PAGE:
Andy Samberg’s affable, goofball presence has infused mainstream comedy with some much-needed inventiveness. Whether he’s rapping about boating escapades with The Lonely Island or playing a vain stuntman in Hot Rod, the former SNL-funnyman has operated on his own wave-length with inordinate success. Teaming with How I Met Your Mother star Cristin Milloti in the new Sundance comedy Palm Springs (Hulu and Neon gave the film the biggest acquisition deal of all time), the two concoct an irresistible pair in a satisfying twist on its familiar set-up.
Palm Springs follows Nyles (Andy Samberg), who embraces a nonchalant attitude as he’s stuck reliving the same day at a Palm Springs wedding. After he encounters reluctant maid of honor Sarah (Cristin Milloti), Sarah gets sucked into the bizarre time loop, with the two bonding as they attempt to escape their altered reality.
Palm Springs is certainly not the first film to embrace the Groundhog Day set-up (Happy Death Day and Before I Fall utilized the premise well), yet Andy Siara’s self-aware presentation delivers a breath of fresh air to the concept. Along with crafting some colorfully over-the-top gags that take full advantage of the repetitive cycle, Siara works deftly to subvert comedic standards, often undercutting cliched plot beats with a wry sensibility. Director Max Barbakow implements a stylistic verve that matches the script seamlessly, depicting Palm Spring’s bright, sunkissed allure as a clever contrast to the character’s monotonous journey.
Most of the film’s splendors derive from watching Samberg and Milioti share the screen. Samberg delivers one of his finest big-screen performances to date, tuning his comedic persona aptly while still unearthing Nyles’ long-standing misery. It’s refreshing to see Samberg tone down his cartoonish-energy in favor of a more emotionally vulnerable performance, handling the sensitive frames with assured ability. For Milioti, her effortless command of the screen makes for a breakout performance, displaying natural charisma while humanizing Sarah’s complicated history. Oscar-winner J.K. Simmons steals multiple frames with his distinctly sardonic energy, as the beloved character actor continues to flex his well-rounded skillset.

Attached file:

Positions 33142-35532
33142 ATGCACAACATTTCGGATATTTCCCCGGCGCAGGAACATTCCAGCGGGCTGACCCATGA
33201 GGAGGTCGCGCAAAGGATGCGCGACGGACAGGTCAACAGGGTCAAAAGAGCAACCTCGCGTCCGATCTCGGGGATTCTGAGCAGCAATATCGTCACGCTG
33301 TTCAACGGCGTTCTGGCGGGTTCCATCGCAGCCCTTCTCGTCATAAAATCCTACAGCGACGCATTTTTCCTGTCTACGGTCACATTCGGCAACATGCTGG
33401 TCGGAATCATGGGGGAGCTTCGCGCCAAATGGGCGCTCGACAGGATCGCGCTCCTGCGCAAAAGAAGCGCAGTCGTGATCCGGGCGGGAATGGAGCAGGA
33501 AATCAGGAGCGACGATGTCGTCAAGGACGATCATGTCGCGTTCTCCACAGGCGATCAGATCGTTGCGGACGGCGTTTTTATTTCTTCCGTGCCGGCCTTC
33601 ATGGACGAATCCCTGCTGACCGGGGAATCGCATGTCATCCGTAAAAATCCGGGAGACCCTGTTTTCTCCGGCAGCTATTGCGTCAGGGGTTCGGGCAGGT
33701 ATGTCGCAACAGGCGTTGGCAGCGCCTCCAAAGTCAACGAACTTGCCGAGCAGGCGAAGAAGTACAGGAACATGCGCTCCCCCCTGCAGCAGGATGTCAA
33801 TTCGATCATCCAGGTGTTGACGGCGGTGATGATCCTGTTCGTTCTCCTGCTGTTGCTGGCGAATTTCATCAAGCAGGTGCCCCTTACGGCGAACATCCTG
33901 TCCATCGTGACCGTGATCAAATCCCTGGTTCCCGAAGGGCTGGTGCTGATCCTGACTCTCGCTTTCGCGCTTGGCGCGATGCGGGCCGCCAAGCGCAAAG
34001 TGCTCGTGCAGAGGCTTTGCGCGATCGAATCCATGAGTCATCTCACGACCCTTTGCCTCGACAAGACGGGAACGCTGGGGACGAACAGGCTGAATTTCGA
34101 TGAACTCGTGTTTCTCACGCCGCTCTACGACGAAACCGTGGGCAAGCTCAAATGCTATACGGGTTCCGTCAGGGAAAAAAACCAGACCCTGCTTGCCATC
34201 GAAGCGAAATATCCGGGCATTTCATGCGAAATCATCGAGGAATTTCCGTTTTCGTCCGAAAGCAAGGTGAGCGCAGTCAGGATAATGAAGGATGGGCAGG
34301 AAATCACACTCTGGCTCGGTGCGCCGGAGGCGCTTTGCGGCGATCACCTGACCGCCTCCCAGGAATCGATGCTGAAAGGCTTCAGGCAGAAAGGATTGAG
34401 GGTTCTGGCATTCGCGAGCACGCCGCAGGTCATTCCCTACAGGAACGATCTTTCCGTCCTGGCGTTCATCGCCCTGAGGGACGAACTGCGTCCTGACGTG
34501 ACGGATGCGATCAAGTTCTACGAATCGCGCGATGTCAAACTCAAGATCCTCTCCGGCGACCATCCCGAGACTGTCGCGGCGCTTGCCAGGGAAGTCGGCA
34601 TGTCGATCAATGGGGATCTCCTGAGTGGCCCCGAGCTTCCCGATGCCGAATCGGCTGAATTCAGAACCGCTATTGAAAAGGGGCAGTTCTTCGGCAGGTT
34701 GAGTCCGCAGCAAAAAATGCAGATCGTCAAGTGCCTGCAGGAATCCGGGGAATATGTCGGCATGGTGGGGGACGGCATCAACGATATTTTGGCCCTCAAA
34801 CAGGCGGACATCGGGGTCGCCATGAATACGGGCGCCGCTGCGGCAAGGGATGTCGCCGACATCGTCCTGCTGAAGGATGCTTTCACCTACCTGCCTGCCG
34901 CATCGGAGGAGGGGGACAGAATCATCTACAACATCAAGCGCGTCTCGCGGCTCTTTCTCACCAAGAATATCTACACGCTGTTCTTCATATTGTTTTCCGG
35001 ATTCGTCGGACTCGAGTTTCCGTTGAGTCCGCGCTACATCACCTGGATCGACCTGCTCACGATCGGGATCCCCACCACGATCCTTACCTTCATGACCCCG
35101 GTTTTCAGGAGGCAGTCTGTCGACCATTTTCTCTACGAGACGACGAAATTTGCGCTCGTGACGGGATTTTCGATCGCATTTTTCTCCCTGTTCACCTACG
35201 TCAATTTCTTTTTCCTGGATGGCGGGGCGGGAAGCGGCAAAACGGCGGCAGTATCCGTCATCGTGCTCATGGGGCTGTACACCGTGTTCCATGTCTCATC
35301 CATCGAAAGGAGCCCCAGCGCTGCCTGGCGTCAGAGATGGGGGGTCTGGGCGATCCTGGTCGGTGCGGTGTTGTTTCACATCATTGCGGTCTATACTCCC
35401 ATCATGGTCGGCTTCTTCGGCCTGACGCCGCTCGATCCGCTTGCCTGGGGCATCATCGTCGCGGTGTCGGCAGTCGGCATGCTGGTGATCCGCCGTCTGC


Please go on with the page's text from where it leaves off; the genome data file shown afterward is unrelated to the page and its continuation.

Palm Spring’s rarely offers a dull moment in its tight 90-minute runtime, yet the end product can’t help feeling slightly inconsequential. Siara’s script offers some compelling ruminations on depression and the emptiness of a circular lifestyle, but the film’s dramatic portions can’t convey the full extent of these concepts. Refining the film’s substantive qualities would have elevated its cumbersome third-act set-up, properly allowing the character’s painful solace to render before the cathartic final frames.
Encapsulating the refreshingly light feel of a summer movie, Palm Springs constructs an assured reinvention of its tried and true set-up.
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